In the aftermath of the 9/11 attacks on New York City in 2001 and the train bombings in Madrid in 2004, the United Nations created an initiative called the Alliance of Civilizations. Founded in 2005, the task of the Alliance is to tackle international extremism and polarization through dialogue and cooperation. The question is whether—and how—it will realize this ambitious goal. Jeffrey Haynes, Associate Dean of Faculty at London Metropolitan University, is exploring how the Alliance works toward the goal of enhancing life. His research will assess whether the Alliance has the resources it needs to succeed, and determine if it is engaging with grassroots leaders and organizations in a way that will enhance the lives of individuals across the world.
Read a blog post by Jeffrey Haynes about the challenges of inter-civilizational dialogue here.
What was the spark for the research you’re pursuing for the Enhancing Life Project?
My background is in the study of religion and international relations. My focus on the Alliance of Civilizations comes from an interest in how a body like the United Nations, which has been quite secular in its orientation, deals with the question of religion. Until the present time, there has been no dedicated UN focus on religion. Even now within the Alliance, the word they use tends to be “culture.” Of course, that term has a lot of meanings and it tends to be a synonym for religion, especially when it’s used in conjunction with the concept of “civilization,” since most civilizations are linked to a religious foundation. And a lot of the work that the Alliance does has to do with the enmity and animosity between the Western world—which is kind of axiomatically Christian—and the Muslim world. So it’s a way of getting at religion through these notions of culture and civilization, even if it’s not quite direct.
What have you discovered about the Alliance of Civilizations’ work and how it functions within the United Nations?
It’s interesting because it’s not institutionalized like other UN agencies—the World Bank, for example. And it hasn’t got a presence in the UN that can be traced back very far. The other agencies of the UN have all been there 70 years, but the Alliance isn’t established like the older agencies and doesn’t have a tried-and-tested means of financing itself. So there are a couple of challenges it faces at the outset: lack of money, and a lack of a clear-cut space within the UN. It’s very small, less than 20 people on staff, but it was designed to be flexible and more effective as a result, compared to the bigger agencies with hundreds or thousands of employees. But honestly, it hasn’t yet become the presence that it envisaged.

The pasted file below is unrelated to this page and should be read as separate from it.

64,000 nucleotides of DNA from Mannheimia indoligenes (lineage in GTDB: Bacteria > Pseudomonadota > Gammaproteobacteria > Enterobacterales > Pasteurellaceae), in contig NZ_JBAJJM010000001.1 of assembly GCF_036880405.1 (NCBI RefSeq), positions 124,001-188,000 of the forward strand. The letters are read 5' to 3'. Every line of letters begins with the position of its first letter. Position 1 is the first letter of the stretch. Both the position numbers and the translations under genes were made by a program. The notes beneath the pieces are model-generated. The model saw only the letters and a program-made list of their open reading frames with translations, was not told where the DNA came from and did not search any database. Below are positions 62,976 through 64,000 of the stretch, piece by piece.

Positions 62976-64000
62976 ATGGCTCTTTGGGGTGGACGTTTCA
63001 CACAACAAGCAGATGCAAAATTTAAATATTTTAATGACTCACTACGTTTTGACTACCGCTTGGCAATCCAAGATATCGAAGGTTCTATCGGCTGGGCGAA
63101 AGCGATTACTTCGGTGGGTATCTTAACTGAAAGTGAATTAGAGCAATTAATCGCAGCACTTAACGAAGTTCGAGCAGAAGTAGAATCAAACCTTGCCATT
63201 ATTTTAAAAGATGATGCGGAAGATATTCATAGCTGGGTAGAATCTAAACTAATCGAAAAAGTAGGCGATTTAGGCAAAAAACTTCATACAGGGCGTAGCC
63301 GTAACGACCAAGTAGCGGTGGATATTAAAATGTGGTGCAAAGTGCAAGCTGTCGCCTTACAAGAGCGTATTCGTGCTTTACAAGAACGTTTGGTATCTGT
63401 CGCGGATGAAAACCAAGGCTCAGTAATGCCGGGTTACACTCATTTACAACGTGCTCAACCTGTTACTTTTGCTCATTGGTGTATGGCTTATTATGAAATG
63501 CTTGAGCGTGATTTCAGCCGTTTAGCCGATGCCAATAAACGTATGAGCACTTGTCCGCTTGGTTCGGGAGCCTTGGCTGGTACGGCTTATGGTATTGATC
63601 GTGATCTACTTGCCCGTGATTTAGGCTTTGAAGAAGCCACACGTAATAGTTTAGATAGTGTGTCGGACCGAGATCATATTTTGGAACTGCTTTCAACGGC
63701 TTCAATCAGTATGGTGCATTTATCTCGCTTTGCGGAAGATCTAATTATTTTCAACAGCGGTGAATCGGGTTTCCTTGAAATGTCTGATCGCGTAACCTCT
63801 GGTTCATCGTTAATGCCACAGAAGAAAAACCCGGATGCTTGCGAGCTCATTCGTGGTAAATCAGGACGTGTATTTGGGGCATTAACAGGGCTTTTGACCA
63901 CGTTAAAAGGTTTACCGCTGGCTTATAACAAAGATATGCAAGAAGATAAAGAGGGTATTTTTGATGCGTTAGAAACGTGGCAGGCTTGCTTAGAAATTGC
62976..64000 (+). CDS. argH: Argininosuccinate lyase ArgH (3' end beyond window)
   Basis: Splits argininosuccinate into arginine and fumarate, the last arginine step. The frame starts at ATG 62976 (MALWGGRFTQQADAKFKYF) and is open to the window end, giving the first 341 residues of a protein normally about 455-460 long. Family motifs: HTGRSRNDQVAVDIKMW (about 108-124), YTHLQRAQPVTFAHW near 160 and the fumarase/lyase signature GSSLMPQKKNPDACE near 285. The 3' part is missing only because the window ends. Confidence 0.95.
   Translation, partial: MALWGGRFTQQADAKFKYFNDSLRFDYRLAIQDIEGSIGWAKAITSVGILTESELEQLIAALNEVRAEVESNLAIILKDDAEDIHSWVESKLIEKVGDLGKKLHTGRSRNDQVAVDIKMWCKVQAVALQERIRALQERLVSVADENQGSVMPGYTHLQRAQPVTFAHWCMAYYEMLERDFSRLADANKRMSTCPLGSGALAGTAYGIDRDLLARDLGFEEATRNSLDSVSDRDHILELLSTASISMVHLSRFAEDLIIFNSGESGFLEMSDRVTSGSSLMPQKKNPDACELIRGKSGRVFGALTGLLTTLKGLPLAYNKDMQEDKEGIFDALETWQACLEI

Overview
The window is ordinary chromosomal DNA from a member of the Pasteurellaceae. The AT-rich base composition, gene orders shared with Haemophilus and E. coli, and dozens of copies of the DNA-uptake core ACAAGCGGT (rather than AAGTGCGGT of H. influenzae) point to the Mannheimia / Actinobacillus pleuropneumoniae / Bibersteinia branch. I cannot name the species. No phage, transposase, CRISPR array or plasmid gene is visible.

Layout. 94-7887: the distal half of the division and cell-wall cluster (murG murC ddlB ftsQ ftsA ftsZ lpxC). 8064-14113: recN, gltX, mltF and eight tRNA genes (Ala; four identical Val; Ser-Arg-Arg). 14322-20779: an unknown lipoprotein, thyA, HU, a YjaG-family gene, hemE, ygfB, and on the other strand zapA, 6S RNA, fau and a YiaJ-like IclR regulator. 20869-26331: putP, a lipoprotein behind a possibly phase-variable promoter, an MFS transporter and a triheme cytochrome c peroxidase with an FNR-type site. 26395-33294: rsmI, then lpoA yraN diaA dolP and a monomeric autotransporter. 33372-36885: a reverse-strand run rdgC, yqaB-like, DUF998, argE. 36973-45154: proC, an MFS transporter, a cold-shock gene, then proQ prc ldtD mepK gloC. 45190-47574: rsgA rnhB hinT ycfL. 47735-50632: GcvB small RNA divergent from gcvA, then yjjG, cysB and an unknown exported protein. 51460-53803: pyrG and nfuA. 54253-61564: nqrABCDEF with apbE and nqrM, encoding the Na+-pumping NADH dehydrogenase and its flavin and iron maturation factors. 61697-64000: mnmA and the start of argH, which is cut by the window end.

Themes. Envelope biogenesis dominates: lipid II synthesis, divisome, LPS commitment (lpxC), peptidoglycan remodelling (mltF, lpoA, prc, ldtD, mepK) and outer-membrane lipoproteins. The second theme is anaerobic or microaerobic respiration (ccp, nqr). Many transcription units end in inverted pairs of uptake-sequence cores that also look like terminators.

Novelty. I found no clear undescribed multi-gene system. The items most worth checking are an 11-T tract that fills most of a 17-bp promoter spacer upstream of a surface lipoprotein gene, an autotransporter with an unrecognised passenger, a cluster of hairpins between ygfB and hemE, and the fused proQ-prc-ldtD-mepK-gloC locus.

How does it promote international dialogue and cooperation? Is this mostly happening between world leaders, or closer to the grassroots?
The Alliance is explicitly designed to bring together governments and other non-government actors in civil society. The UN is a very top-down organization based on the preeminence of states. In theory, the Alliance is moving away from that model, to include different sources of authority and power. Its establishing document was created by the so-called “High Level Group,” which is a 20-person group of eminent people including Archbishop Desmond Tutu. They recommended focusing on four areas: youth, media, migration, and education. They have various initiatives—competitions, prizes, events where young people from different cultures meet together—but they don’t have any means of assessing effectiveness. Without that sort of auditing, it’s hard to be sure of the impact of what they do.
What does “enhancing life” mean for you? In what way will your project contribute to the enhancement of life?
If you have cooperation and understanding, that’s a way of making people’s lives more satisfactory. If we can make people feel more comfortable with each other and more capable of living with each other, that’s central to enhancing life. So I wanted to investigate whether a group like the Alliance is facilitating those improved relations and if so, how.
What do you think Enhancing Life studies can offer your discipline, and why?
There’s very little talk of enhancing life on an individual level within international relations. It’s largely about conflict and war. It doesn’t have a take on how we can enhance the lives of ordinary people within that international context. I think this kind of approach would be very helpful—if there was a way for international relations to say, “what does this mean for the average person?”
You don’t spend all of your time doing research and teaching! What’s your favorite place to travel, or the next place you’d like to go?
I’d most like to go to New Zealand, because it’s so far away from London! But apart from that, it’s supposed to have amazing scenery, and it’s supposed to feel like Britain in the 1950s, and that could be quite interesting.